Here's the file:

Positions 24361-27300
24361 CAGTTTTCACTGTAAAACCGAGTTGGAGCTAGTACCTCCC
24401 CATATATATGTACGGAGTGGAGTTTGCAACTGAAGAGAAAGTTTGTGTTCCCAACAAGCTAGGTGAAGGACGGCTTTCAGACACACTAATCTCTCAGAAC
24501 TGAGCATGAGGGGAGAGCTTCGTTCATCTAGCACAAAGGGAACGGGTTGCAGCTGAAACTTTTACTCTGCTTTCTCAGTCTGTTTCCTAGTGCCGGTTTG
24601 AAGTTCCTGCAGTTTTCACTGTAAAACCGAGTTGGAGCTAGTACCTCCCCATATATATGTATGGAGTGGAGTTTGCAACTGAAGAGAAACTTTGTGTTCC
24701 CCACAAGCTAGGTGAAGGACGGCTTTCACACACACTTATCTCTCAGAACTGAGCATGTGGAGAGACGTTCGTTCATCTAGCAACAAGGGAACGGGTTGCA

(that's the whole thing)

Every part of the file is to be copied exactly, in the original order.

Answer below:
Positions 24361-27300
24361 CAGTTTTCACTGTAAAACCGAGTTGGAGCTAGTACCTCCC
24401 CATATATATGTACGGAGTGGAGTTTGCAACTGAAGAGAAAGTTTGTGTTCCCAACAAGCTAGGTGAAGGACGGCTTTCAGACACACTAATCTCTCAGAAC
24501 TGAGCATGAGGGGAGAGCTTCGTTCATCTAGCACAAAGGGAACGGGTTGCAGCTGAAACTTTTACTCTGCTTTCTCAGTCTGTTTCCTAGTGCCGGTTTG
24601 AAGTTCCTGCAGTTTTCACTGTAAAACCGAGTTGGAGCTAGTACCTCCCCATATATATGTATGGAGTGGAGTTTGCAACTGAAGAGAAACTTTGTGTTCC
24701 CCACAAGCTAGGTGAAGGACGGCTTTCACACACACTTATCTCTCAGAACTGAGCATGTGGAGAGACGTTCGTTCATCTAGCAACAAGGGAACGGGTTGCA